• Blackstone Fellowship: According to its website, the “Blackstone Legal Fellowship” begins with “a nine-week summer (June-August) leadership training program ... as well as a six-week legal internship.” As ADF sees it, the fellowship lasts much longer than the summer. Interns who “complete the summer program are invited to apply to be commissioned as Blackstone Fellows.” For those chosen to become lifelong Blackstone Fellows, ADF says the summer “represents a beginning, not a culmination. Fellows receive ongoing training, resources, and support through an international community.” In 2014, Rewire investigated the presence of the Blackstone fellows in federal and state government. According to its findings, public records alone revealed that the offices of attorneys and solicitors general in at least eight states hosted interns who also belonged to the Blackstone fellowship alumni group. To date, at least 1,800 law students have completed the summer fellowship. While it has since been removed, an earlier version of the website explaining the Blackstone curriculum noted that the fellowship and ADF seeks to “recover the robust Christendomic theology of the 3rd, 4th, and 5th centuries.”

Allied attorneys, Blackstone Fellows, and graduates of other ADF training programs all have access to the same networking resources through a password protected community website, which boasts a “robust alumni community.” While it’s impossible to know how the ADF alumni network behind closed doors, investigative reports like Rewire’s Blackstone investigation are a start. Through Freedom of Information Act (FOIA) requests and court filings, journalists and advocacy organizations have begun to understand the scope of ADF’s government connections, and how those networks are used to further regressive anti-LGBTQ laws and policies. For example, Rewire’s investigation found that numerous Blackstone Fellows interned at state attorneys general offices -- then later went on to work full-time in those same offices.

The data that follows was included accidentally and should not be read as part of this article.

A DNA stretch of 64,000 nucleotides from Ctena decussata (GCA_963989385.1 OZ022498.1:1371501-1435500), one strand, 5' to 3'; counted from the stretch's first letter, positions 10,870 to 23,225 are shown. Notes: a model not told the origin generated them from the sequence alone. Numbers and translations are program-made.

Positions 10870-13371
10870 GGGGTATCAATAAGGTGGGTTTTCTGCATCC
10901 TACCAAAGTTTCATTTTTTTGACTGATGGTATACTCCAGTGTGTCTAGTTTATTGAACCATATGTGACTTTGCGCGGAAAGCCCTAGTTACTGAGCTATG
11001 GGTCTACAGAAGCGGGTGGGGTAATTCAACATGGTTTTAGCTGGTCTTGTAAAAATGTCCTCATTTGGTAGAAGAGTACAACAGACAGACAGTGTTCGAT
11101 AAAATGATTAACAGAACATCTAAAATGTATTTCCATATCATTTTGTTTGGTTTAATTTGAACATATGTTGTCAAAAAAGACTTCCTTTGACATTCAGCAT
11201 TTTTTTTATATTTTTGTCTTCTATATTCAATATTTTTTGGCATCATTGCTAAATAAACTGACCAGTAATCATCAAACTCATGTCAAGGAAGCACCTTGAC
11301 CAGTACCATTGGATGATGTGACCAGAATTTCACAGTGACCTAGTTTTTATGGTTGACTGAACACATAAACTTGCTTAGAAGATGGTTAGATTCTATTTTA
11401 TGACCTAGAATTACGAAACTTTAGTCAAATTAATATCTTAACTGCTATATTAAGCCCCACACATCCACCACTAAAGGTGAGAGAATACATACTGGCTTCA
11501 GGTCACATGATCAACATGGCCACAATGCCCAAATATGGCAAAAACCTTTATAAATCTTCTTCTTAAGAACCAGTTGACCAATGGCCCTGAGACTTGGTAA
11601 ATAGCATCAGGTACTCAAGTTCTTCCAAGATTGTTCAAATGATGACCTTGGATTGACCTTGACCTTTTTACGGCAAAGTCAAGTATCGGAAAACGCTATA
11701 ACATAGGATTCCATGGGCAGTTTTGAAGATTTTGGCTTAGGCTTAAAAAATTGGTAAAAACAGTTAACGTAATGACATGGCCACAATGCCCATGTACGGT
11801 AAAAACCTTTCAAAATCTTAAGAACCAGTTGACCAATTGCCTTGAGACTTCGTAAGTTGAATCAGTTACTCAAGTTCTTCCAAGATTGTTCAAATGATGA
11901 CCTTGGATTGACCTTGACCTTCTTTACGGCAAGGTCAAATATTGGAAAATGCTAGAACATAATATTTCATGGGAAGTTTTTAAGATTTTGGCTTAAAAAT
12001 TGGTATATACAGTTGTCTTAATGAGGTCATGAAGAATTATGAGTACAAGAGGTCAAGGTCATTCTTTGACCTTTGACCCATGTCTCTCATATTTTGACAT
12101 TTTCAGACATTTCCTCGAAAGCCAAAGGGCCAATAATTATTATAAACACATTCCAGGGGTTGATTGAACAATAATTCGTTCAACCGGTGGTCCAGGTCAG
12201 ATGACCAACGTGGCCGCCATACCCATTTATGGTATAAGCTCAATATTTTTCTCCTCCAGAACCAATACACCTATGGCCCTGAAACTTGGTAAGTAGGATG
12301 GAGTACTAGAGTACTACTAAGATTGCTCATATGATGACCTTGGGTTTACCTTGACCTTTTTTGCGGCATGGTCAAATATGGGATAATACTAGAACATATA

Sarah Wasko / Media Matters

In some states, offices with a high concentration of ADF alumni have been actively working against LGBTQ equality. In Texas, there are three former ADF employees -- two of whom are also Blackstone Fellows -- in the attorney general’s office (see below). Attorney General Ken Paxton has been one of the biggest proponents of anti-LGBTQ legislation, and has pushed a Texas version of the anti-transgender bathroom bills that ADF has been working to pass in states across the country. In Arizona, where ADF is headquartered, there are four ADF alums serving as assistant attorneys general, including two in the civil rights division (see below). Before he was assistant attorney general, ADF legal counsel Joseph La Rue played a “major role” in pushing for a 2014 anti-LGBTQ “religious freedom” bill in the Arizona state legislature. The “turn away the gays” bill -- which ADF freely admitted to drafting -- was ultimately vetoed by then-Republican Gov. Jan Brewer.

Below is a non-exhaustive list of over 50 ADF alumni currently working in government positions. This list does not include a number of alumni Media Matters identified who have since left government posts, like ADF allied attorney and former Ohio Assistant Secretary of State Monty Lobb, or ADF alumni currently campaigning for political office, like ADF legal counsel Douglas Wardlow, who is running for attorney general in Minnesota. This list also does not name judicial clerks, though Media Matters did identify a number of ADF alumni clerking at high levels of the judiciary, including one Blackstone Fellow (who also graduated from the small but influential Christian college founded by current ADF CEO Michael Farris) clerking for Supreme Court Justice Samuel Alito.

Much of this research made use of Rewire’s database of ADF Blackstone alumni. See the Rewire database here and read Sofia Resnick and Sharona Coutts’ 2014 investigation into the Blackstone Fellowship here.

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Posted In
Diversity & Discrimination, LGBTQ, Government
Person
Alliance Defending Freedom, Michael Farris
Stories/Interests
Hate Groups